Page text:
Wednesday, 28 March 2012

Genetics in Neurological Medicine

Figure 1: Focal Point of  Upper Motor Neurons
Neurological disorders are those caused by abnormalities within the body’s nervous system. This includes the nerves and their components, the brain and the spinal cord. These disease’s can be caused by defective genes (as in muscular dystrophy), incorrect development or through injury among others. Another category of neurological disorders are the degenerative diseases. Degenerative diseases either cause damage or the loss of neurons. One such disorder is Amyotrophic Lateral Sclerosis (National Library of Medicine – National Institutes of Health, 2011).

Figure 2: Typical Mobility Problems due to ALS

Amyotrophic Lateral Sclerosis (ALS) affects approximately three people in a hundred thousand. It is a progressive neurological  disorder that attacks both upper and lower motor neurons. Upper motor neurons are those located within the brain and have no direct contact with muscle fibers whilst lower motor neurons attach directly to muscle fibers and act due to upper motor neuron impulses. ALS is characterised by a gradual decline in muscle strength with sufferers often experiencing respiratory, vocal and swallowing difficulting. Lower limb spactisity is also common. The health of those afflicated degenerates steadily with paralysis common in the later stages, before death, usually from respiratory failure(Armon C, 2011). ALS generally affects the middle-aged, with patients averaging from 40-70 years. Death normally occurs within five years of diagnosis.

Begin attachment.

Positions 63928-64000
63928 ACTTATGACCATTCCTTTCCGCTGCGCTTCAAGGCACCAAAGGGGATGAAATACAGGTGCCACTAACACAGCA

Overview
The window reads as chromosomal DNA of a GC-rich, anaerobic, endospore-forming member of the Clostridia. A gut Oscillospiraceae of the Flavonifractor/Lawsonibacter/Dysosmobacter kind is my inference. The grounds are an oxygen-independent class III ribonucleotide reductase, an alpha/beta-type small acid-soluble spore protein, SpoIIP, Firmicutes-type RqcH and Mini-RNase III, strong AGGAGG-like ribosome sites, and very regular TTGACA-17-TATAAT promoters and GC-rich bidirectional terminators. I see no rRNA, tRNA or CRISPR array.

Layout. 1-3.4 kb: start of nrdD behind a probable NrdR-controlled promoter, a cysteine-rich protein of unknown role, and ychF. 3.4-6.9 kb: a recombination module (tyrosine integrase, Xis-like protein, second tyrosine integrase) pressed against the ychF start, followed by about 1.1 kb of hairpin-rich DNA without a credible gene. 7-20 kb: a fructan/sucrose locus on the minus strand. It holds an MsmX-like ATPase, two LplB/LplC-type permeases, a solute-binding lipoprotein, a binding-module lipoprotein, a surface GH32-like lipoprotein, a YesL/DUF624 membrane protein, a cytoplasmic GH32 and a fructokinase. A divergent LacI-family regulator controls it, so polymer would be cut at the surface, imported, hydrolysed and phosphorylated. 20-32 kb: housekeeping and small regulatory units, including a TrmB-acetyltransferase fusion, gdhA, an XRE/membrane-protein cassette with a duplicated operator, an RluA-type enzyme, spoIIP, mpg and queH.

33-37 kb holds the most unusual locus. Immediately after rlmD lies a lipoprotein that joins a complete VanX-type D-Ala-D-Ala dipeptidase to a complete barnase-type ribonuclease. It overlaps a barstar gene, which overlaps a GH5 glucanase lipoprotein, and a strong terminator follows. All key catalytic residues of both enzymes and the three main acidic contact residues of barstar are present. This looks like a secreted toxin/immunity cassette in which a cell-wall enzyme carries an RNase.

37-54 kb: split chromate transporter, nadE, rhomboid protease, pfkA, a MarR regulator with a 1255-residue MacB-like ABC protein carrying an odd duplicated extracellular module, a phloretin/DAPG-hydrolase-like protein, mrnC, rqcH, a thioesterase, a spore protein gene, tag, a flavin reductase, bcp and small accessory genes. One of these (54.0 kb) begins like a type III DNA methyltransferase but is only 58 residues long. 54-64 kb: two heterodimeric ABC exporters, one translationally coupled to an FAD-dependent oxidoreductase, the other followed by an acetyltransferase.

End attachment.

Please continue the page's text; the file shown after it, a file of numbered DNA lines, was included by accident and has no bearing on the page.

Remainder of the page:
Figure 3: Stephen Hawking
Amyotrophic Lateral Sclerosis is classified as juvenile when it affects subjects younger than 25. Juvenile ALS can be found in subjects as young as 2 years of age.  It is most famously seen in renowned physicist Steven Hawking (pictured left). A recent investigation into juvenile ALS has suggested that ALS is caused by a missense mutation of the Sigma1 receptor (Science Daily 2011) . A missense mutation is when a single nucleotide is substituted for another causing a different amino acid to be produced, and thus an altered protein. This protein can either be the same protein, but a different shape, which would affect its functionality or a different protein altogether. In this case the mutation appears to prevent the Sigma1 receptor from functioning. This is thought to cause an accumulation of miss folded proteins upon motor neurons, causing their degeneration.  This breakthrough was made possible by the use of homozygosity mapping and gene sequencing.
Figure 4: Missense Mutations
Figure 5: Sigma 1 Receptor
Homozygosity mapping is a computational genetic   technique used to identify and accurately detect homozygous genes. This would appear to be a severe limitation however researchers from Michigan and Germany have suggested that mutations that cause disease are homozygous in 93% of cases. In the case of the ALS study homozygosity mapping revealed a shared zone between those with ALS which was lacking in those without (Biotech About 2009). This zone contained nine genes, each of which was sequenced. The Sigma1 receptor showed the mutation which is believed to cause ALS.  This is just another case where a noteworthy discovery was made in another field thanks to a new application of genetic technology. In this case, the discovery of this mutation should allow an accurate and complete diagnosis, especially with the recent advances in the human genome project. It could also possibly lead to a cure, with the correction of this mutation.

By Roger Goodyear - 42884255   

·         National Library of Medicine – National Institutes of Health 2011, Neurologic Diseases, viewed 19th March 2012, <>
·         Armon C, 2011, Amyotrophic Lateral Sclerosis, MD, MSc, MHs, viewed 19th March 2012, <>
·         Science Daily 2011, Mutation in SIGMAR1 Gene Linked to Juvenile Amyotrophic Lateral Sclerosis: Sigma-1 Receptor Offers Potential Therapeutic Target, viewed 16th March 2012, <>
·         Biotech, 2009, Homozygosity Mapping for Outbred Individuals, viewed 18th March 2012, <>

Images (in order of appearance)

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